[R]eview of appealable orders of the Corporation Commission shall be judicial only, and in all appeals involving an asserted violation of any right of the parties under the Constitution of the United States or the Constitution of the State of Oklahoma, the Court shall exercise its own independent judgment as to both the law and the facts. In all other appeals from orders of the Corporation Commission the review by the Supreme Court shall not extend further than to determine whether the Commission has regularly pursued its authority, and whether the findings and conclusions of the Commission are sustained by the law and substantial evidence
¶7 Woolley's first contention is the Commission erred in refusing to dismiss Pontotoc's application for pooling as to the Hunton common source of supply. She argues the pooling statute, 52 O.S.Supp.2007 §87.1(e), does not contemplate pooling a known dry hole, and Pontotoc seeks to do so only to saddle Woolley with sharing the costs of drilling a dry hole or to force Woolley out of the Hunton for future wells. She argues Pontotoc abandoned the Hunton formation as a dry hole and therefore all rights under previous pooling orders had terminated.
¶8 The pooling statute, §87.1(e), authorizes pooling by the unit, not by the wellbore. A force-pooling order unitizes the working interest in the entire unit as to the named formations. Amoco Production Co. v. Corporation Comm'n, 1986 OK CIV APP 16, 751 P.2d 203, 206. The status of a single well in the unit does not affect the status of the unit; the spacing unit remains pooled until the pooling order ceases by its own terms to be of force and effect or until the last well in the unit is plugged and abandoned. The Commission regularly pursued its authority in hearing and ruling on Pontotoc's application to pool Woolley's interest in the Hunton. Whether Pontotoc had abandoned the Hunton formation was a question of fact on which the Commission's ruling was supported by competent evidence Pontotoc intended to drill another unit well in the Hunton. We find no error in the Commission's refusal to dismiss the application as to the Hunton.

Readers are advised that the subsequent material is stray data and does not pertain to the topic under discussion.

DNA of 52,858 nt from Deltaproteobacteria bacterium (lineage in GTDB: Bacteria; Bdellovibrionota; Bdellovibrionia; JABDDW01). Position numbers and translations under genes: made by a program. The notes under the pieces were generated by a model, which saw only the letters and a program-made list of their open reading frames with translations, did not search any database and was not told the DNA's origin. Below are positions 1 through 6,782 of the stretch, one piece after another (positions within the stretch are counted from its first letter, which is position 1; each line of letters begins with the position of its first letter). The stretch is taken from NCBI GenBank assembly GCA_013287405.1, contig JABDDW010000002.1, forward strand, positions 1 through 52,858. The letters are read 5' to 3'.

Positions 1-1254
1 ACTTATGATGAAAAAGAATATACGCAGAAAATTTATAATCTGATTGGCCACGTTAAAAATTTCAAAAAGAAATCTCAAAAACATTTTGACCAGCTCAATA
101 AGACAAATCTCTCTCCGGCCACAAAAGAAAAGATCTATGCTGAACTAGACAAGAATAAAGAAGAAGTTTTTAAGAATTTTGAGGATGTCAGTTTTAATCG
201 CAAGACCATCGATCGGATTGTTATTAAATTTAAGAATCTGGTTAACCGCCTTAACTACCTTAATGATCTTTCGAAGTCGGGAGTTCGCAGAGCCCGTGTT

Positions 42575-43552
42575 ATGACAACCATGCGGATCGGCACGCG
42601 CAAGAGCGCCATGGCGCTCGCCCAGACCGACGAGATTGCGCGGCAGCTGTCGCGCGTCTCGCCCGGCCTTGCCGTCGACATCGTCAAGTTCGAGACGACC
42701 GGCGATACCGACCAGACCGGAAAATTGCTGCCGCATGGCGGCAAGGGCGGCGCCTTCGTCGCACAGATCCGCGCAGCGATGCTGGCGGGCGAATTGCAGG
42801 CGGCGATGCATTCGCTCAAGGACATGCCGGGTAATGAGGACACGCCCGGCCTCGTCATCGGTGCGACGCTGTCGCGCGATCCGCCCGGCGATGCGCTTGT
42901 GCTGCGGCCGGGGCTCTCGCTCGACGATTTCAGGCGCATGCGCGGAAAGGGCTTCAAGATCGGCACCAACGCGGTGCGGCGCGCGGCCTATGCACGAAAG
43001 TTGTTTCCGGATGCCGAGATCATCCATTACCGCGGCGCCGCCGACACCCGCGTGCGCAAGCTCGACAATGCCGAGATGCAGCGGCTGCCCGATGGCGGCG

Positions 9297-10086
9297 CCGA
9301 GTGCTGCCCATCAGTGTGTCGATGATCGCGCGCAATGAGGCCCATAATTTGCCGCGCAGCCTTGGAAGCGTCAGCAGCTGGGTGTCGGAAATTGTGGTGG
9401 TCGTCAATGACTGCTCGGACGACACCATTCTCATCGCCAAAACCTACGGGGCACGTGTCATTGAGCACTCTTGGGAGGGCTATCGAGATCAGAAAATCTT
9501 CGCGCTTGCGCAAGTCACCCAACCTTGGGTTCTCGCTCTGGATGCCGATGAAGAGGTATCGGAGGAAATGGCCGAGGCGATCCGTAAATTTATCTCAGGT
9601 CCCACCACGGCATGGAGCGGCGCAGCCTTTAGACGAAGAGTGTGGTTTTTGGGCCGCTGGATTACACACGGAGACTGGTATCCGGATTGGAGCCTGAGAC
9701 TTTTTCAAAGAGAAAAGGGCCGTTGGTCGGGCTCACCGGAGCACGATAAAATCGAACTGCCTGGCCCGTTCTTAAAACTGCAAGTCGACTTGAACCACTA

¶9 Woolley's second contention is the Commission's allocation of costs between the McAlester and Hunton common sources of supply was inequitable and unsupported by competent evidence. Woolley contests Pontotoc's accounting witness's use of the "exploratory tail" method of allocating intangible drilling costs, which allocated to the Hunton only those costs associated with drilling from the bottom of the McAlester formation to the Hunton. Woolley argues this method gave the Hunton interests a free ride through the McAlester. Pontotoc's witness testified she used the exploratory tail method because the COPAS AG-11 guide recommends it for allocating costs for a multiple completion well or down-hole commingled well, and although neither situation was present here, the method was fair because it approximated "what you would get if you drilled just the McAlester well."
¶10 The Commission is authorized to decide disputes relative to the costs of drilling unit wells under pooling orders. 52 O.S.Supp.2007 §87.1(e). The testimony of Pontotoc's accounting witness is substantial evidence supporting the Commission's allocation of costs in this case. We find no error.
¶11 Woolley's last contention is the Commission erred as a matter of law in refusing to allow Woolley to participate in force-pooled acreage obtained in two previous pooling orders in which Woolley was not named as a party. She argues the Commission punished Woolley for Pontotoc's title error and allowed Pontotoc to benefit from its own mistake. Approximately thirteen percent of the interests of the Unit were obtained from force-pooled owners who did not participate in the Well; of that, Woolley would have been entitled to approximately thirty-five percent.
¶12 The sharing of acreage acquired from those who decline to participate in a well is an equitable right of the participants in the well. Rex Oil Refining, Inc. v. Shirvan, 1967 OK 127, 443 P.2d 82, 88. The right flows from the pooling order although it is not expressly established by the pooling order. Rather, it is established by the election to participate in the well. Pontotoc cannot equitably claim the right to Woolley's share of the force-pooled acreage vested in itself under the original pooling order by virtue of its own mistake in believing it owned Woolley's working interest. The Commission erred as a matter of law in refusing to allow Woolley to share in force-pooled acreage upon her election to participate in the Well.
¶13 The Commission's order is REVERSED to the extent it denied Woolley's request to share in force-pooled acreage, and is otherwise AFFIRMED. This matter is REMANDED for further proceedings consistent with this opinion.
BELL, C.J., concurs.
HETHERINGTON, P.J., dissenting in part, concurring in part:
¶14 I dissent only as to the majority decision on Proposition II finding Commission's order is supported by competent and substantial evidence. Based upon the record evidence presented and pursuant to C.F. Braun & Co. v. Corporation Commission, 1987 OK 52, 739 P.2d 510, I find the allocation of costs not to be supported by substantial evidence.
1 Well Costs - Allocations and Adjustments, Accounting Guideline AG-1, Council of Petroleum Accountants Societies (April 2003).